Adding Colchicine to Tocilizumab in Patients With Severe COVID-19 Pneumonia.

  • STATUS
    Recruiting
  • participants needed
    230
  • sponsor
    Hamad Medical Corporation
Updated on 7 October 2022

Summary

Colchicine acts upstream in the cytokines cascade by inhibiting the NLRP3 inflammasome while IL-6 receptor antagonists (tocilizumab) block the end result of the cytokines cascade. Hence, adding colchicine to tocilizumab with the aim of blocking the early and end products of the cytokines cascade, might reduce the risk of developing cytokine storm and hence the need for invasive mechanical ventilation and eventually death. Therefore, investigators aim to conduct an open-label randomized controlled trial to evaluate the efficacy and safety of adding colchicine to tocilizumab among patients with severe COVID-19 pneumonia in an attempt to reduce the rate of invasive mechanical ventilation and mortality. Investigators will include patients with severe COVID-19 pneumonia and already received tocilizumab according to local protocol. Enrolled patient will be then randomized in 1:1 to colchicine versus no colchicine. Patients will be followed up until discharge or for 30 days, whichever comes first. Data will be collected from electronic medical profiles. The primary efficacy outcome will be rate of invasive mechanical ventilation and will be determined using Cox proportional hazard model.

Description

The novel coronavirus infection (COVID-19) significantly contributes to increased mortality in many countries, with a continuously increasing number of infected cases worldwide.1 As of the end of February 2021, there have been over 112 million confirmed cases of COVID-19, including 2.5 million deaths globally.2 The leading cause of mortality due to COVID-19 is respiratory failure from acute respiratory distress syndrome (ARDS).3 The mechanisms by which COVID-19 induces ARDS is currently thought to be due to the activation of the innate immune system leading to hypercytokinemia and hence cytokine storm.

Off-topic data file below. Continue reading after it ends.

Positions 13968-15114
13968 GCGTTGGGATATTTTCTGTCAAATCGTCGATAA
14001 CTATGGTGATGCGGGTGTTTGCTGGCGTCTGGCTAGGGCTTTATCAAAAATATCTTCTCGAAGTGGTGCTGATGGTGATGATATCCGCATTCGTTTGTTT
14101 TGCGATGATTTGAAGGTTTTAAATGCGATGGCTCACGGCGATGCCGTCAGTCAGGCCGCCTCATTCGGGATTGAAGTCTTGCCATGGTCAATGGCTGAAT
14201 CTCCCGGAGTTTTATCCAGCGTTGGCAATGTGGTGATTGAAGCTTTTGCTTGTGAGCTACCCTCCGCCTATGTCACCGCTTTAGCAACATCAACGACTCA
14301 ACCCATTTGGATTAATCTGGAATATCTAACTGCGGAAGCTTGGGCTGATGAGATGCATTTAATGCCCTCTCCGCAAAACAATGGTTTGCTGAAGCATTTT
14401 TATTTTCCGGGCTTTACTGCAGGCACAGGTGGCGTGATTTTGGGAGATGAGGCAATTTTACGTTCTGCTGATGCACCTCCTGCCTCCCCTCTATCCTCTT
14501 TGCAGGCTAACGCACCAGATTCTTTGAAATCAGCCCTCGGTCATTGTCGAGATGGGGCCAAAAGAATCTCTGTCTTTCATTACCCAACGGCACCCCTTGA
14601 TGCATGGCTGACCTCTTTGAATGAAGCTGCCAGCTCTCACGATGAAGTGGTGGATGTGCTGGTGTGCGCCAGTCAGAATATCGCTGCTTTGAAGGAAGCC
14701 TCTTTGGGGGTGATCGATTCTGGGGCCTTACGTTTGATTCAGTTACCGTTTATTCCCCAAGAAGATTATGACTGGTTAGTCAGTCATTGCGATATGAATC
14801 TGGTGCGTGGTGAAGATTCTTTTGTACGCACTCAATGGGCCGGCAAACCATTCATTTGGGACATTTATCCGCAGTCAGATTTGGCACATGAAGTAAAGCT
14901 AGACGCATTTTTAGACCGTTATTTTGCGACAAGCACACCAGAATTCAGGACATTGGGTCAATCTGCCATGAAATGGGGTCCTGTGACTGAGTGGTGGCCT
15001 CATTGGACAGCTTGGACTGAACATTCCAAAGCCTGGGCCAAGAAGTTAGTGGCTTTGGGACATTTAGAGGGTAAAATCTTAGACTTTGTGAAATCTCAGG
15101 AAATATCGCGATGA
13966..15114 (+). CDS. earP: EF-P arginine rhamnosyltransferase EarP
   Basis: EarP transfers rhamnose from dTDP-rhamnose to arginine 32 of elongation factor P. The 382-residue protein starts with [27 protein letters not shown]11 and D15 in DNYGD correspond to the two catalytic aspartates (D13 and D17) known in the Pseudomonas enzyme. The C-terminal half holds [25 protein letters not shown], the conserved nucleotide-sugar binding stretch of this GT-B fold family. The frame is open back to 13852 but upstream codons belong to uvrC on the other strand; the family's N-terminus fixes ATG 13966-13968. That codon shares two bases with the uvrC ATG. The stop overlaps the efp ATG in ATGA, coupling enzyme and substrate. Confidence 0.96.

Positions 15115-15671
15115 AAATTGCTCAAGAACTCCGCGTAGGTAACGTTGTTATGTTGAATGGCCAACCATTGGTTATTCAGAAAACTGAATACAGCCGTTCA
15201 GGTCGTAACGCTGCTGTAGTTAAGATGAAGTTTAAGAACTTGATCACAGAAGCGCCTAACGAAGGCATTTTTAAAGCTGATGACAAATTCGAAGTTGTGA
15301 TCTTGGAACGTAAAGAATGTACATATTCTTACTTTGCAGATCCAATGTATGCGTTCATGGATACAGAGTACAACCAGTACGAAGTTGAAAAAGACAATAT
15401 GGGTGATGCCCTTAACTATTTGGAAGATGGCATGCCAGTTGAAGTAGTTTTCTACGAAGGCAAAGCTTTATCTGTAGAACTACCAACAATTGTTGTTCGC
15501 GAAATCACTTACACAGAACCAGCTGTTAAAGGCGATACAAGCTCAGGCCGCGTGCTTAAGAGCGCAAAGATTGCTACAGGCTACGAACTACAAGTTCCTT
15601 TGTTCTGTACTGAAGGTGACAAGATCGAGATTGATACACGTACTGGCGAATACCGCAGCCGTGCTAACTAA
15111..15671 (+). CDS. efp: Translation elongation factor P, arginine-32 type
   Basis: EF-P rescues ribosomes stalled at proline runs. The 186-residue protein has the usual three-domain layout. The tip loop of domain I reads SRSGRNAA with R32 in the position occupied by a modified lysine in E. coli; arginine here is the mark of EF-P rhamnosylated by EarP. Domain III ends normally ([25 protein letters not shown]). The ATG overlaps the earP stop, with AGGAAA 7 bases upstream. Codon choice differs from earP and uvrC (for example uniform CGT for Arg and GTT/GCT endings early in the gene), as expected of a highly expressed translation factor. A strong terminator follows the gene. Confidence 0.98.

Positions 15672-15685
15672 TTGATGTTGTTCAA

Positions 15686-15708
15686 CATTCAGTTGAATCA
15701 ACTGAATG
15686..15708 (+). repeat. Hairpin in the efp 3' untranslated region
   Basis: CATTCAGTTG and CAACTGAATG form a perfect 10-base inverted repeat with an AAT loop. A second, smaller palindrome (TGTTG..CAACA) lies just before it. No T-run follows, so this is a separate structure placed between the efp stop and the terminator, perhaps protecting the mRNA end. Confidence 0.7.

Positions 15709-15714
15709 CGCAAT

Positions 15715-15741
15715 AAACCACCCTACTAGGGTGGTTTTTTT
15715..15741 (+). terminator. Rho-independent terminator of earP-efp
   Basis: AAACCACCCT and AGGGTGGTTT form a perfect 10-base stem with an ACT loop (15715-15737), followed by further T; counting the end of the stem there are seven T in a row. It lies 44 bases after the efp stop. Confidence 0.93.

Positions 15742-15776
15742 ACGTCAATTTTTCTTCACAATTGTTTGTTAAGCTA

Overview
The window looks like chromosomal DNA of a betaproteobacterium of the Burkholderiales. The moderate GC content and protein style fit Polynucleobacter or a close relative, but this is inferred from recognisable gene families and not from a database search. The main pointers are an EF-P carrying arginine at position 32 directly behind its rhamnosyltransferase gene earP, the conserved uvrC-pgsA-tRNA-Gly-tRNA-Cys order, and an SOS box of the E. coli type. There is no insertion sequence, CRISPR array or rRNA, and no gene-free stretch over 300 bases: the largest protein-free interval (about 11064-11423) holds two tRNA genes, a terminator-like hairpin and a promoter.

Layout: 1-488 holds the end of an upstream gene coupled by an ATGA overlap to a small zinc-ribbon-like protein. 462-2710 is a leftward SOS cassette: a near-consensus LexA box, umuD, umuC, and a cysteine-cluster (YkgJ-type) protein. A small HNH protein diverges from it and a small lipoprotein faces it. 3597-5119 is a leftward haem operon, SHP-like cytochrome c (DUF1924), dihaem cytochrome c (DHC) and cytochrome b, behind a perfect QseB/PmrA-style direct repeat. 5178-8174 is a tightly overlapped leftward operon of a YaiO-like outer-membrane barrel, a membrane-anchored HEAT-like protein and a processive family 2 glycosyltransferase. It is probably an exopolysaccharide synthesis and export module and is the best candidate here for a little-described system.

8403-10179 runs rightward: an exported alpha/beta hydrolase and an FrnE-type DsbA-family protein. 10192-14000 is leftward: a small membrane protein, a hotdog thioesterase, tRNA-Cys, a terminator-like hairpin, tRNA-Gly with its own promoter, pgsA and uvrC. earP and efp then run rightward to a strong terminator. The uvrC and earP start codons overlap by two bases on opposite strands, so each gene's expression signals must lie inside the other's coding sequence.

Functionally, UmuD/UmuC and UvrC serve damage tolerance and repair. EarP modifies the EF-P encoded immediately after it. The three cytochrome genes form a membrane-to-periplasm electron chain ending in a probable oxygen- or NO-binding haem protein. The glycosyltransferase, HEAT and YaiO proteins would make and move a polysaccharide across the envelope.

COVID-19 disease course can be divided into three phases; (1) early infection phase, where the virus penetrates host cells in the lung parenchyma; (2) pulmonary phase, in which the viral propagation causes lung tissue injury and hence the host immune response is activated; and (3) the inflammatory cascade, which is triggered by the viral RNA and it is comprised of inflammasome activation that drives the cytokine storm.4,5 SARS-CoV-2 acts on the macrophages to release the nod-like receptor protein 3 (NLRP3) inflammasome, leading to the conversion of pro-interleukin (IL)-1 and pro-IL-18 to their active forms.6,7 The production of IL-1 leads to IL-6 synthesis which is a cytokine that induces C reactive protein (CRP) and has been considered a major proinflammatory agent in the COVID-19 cytokine storm.8-11 Consequently, a few biological therapies that have been studied and used for the treatment of COVID-19 to target specific cytokines augmented by the disease, including anakinra for IL-1, and tocilizumab for IL-6.

Early in the COVID-19 pandemic, the therapeutic efficacy of IL-6 antagonists was evaluated. So far, the results of the evidence assessing the use of IL-6 antagonists are somewhat controversial. A meta-analysis of seven retrospective observational studies using tocilizumab in patients with severe COVID-19 found that tocilizumab resulted in lower all-cause mortality compared to placebo without achieving statistical significance. Furthermore, the risk of ICU admission and the need for mechanical ventilation were similar between the two groups. Recently, the REMAP-CAP trial evaluated the use of a single injection of an IL-6 receptor blocker, tocilizumab or sarilumab, compared to placebo among 800 patients in need of respiratory or blood-pressure support or both. It showed that IL-6 antagonist resulted in an in-hospital mortality of 27%, as compared with 36% in the control group. On the contrary, the COVACTA trial evaluated the use of tocilizumab versus placebo among 452 patients with severe COVID-19 pneumonia and it showed that the mortality rate was 19.7% in the tocilizumab group versus 19.4% in the control group. Therefore, in the absence of potent antiviral therapies to block SARS-CoV-2 replication, it remains unclear whether blocking IL-6 alone is effective.